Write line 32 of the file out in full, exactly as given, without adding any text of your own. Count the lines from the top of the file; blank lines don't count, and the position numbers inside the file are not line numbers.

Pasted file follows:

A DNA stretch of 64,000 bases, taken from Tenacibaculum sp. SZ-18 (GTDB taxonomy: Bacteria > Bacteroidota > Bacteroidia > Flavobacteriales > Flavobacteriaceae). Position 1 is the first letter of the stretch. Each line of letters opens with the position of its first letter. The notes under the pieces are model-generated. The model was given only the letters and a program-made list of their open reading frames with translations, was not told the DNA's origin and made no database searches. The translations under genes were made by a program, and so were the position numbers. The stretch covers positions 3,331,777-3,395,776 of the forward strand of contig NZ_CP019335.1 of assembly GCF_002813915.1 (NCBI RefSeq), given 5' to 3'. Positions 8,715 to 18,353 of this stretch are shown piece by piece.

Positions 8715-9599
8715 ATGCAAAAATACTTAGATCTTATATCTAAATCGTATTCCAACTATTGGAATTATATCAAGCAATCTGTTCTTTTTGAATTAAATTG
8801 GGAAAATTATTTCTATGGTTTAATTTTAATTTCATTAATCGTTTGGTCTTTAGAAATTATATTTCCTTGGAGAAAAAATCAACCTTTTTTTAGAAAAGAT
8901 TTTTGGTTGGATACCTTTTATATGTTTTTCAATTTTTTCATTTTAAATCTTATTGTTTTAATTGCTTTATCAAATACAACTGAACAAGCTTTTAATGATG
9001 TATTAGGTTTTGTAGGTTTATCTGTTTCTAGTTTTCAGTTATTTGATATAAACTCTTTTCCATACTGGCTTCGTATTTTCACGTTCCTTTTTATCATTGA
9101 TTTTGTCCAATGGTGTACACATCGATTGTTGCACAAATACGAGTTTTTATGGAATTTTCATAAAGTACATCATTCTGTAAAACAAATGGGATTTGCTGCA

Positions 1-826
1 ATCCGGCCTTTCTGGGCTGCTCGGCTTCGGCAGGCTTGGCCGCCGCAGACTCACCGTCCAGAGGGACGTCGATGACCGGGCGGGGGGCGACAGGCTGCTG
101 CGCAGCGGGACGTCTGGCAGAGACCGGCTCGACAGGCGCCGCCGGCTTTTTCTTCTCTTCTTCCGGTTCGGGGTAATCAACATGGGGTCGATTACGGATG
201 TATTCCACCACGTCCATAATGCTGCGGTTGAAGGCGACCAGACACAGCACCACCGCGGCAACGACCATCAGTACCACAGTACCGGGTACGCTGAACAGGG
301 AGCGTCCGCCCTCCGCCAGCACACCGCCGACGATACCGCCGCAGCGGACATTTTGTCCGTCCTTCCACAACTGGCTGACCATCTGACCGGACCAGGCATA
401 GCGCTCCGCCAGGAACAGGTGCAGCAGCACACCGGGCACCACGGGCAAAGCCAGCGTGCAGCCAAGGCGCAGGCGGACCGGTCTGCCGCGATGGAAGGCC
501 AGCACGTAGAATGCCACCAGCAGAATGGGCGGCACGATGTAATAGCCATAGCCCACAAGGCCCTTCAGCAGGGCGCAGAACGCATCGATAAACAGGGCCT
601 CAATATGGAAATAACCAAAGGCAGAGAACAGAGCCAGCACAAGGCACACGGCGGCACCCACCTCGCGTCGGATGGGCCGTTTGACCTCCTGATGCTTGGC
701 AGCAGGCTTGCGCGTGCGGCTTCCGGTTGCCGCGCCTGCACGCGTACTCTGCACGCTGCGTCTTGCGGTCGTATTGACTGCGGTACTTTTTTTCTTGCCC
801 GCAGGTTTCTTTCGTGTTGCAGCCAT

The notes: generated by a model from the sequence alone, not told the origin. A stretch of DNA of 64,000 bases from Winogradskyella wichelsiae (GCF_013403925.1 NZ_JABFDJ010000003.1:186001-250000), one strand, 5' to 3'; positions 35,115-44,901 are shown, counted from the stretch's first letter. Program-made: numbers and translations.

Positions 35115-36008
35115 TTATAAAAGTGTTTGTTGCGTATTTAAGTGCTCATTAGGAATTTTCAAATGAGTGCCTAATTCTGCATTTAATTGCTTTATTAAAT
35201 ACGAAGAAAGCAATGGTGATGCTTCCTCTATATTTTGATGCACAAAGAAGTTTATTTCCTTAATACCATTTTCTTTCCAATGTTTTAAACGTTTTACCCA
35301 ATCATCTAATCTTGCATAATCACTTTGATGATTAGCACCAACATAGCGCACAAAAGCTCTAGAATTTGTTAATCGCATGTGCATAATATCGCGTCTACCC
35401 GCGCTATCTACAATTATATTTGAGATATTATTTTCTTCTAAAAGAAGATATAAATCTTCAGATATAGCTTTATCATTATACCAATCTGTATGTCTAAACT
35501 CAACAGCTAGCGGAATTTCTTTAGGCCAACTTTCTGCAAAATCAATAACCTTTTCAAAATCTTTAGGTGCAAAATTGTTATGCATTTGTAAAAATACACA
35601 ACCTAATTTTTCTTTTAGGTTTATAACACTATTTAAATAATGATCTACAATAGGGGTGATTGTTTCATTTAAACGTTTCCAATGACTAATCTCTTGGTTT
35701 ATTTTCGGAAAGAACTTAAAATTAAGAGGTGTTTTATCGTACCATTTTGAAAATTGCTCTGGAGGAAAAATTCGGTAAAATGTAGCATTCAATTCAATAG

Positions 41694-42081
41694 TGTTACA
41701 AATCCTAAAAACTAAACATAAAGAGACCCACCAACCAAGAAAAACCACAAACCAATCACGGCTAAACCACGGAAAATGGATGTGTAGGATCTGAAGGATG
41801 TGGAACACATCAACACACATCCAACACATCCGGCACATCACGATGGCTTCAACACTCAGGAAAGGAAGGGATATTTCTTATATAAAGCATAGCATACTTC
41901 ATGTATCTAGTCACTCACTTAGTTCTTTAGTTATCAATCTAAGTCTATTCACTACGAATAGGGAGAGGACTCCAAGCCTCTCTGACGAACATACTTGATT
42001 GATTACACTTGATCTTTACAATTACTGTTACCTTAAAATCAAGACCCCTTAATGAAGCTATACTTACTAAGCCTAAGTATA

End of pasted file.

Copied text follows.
42001 GATTACACTTGATCTTTACAATTACTGTTACCTTAAAATCAAGACCCCTTAATGAAGCTATACTTACTAAGCCTAAGTATA